In addition to federal estate taxes, 12 states and the District of Columbia levy their own estate taxes. If you live in one of those states, your beneficiary will be more likely to pay state estate taxes than the federal tax. Exemption levels for states with estate taxes range from $1 million to $9.1 million, according to the Tax Foundation. State estate taxes apply based on where you, not your beneficiary, are living at the time of your death. The states and jurisdictions that impose estate taxes include:
- District of Columbia.
- New York.
- Rhode Island.
The IRS allows the executor or trustee of your estate to choose between two valuation dates for federal estate taxes. The valuation date can significantly affect the taxable estate, and many people use this date to minimize the amount they pay in estate taxes. Here are the two valuation dates for estate taxes:
Date of Death
Much as it sounds, the date of death valuation refers to the FMV of the estate’s assets at your date of death. For cash, investment, and retirement accounts, the date of valuation includes the statement values on that date. For stocks, the value will be determined by averaging the high and low prices on the date of death. An appraiser may determine the FMV of other assets, such as real estate, on the date of death.
Alternate Valuation Date
In some cases, the executor can choose the alternate valuation date, which is six months after your date of death. If the value of the estate’s assets decreases in those six months, the estate will be taxed at the lower value. In this case, the alternate valuation date can decrease the federal estate taxes your beneficiary will owe. However, keep in mind the alternate valuation date applies to all the estate’s assets. You can’t choose to use the date of death for some assets and the alternate valuation date for others.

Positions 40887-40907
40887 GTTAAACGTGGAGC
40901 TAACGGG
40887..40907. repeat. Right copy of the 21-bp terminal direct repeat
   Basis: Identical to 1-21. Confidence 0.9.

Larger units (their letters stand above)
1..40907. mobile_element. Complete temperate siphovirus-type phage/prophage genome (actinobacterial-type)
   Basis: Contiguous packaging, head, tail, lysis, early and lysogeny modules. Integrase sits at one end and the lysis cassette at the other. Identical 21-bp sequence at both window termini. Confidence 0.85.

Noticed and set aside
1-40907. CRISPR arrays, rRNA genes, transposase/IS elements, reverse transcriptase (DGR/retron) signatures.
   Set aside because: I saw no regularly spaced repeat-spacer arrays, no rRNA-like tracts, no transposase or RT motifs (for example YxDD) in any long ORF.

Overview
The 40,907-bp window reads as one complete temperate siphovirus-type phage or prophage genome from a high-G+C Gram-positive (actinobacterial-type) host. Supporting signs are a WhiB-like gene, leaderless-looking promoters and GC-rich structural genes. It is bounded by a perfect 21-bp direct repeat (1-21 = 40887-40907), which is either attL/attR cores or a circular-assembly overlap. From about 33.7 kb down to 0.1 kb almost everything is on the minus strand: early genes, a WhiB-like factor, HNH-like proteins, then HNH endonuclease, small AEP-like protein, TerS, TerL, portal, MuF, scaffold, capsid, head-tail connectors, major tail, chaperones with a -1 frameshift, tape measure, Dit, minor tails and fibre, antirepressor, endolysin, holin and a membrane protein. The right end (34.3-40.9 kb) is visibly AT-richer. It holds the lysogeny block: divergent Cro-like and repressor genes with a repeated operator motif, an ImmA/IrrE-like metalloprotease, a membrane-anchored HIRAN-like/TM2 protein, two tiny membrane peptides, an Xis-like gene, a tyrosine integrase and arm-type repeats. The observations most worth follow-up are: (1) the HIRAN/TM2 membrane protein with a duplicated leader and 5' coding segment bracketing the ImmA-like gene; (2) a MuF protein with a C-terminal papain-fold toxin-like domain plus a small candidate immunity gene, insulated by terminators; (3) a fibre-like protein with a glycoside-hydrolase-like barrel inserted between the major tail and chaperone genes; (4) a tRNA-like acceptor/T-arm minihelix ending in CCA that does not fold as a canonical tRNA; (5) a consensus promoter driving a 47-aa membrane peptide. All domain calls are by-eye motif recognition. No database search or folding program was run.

When planning your estate, there are various factors related to estate taxes. Make sure you take these special considerations into account:
If you own a life insurance policy or have any incidents of ownership, these proceeds become part of the gross estate. They’ll be subject to an estate tax upon your death.
Jointly Owned Property
If you own property jointly with another person, the value of your half of the property is usually included in the gross estate. It depends partly on how the property was acquired and held under state law. However, the specifics can vary widely based on the nature of the joint ownership, so it’s best to consult with a tax or legal professional.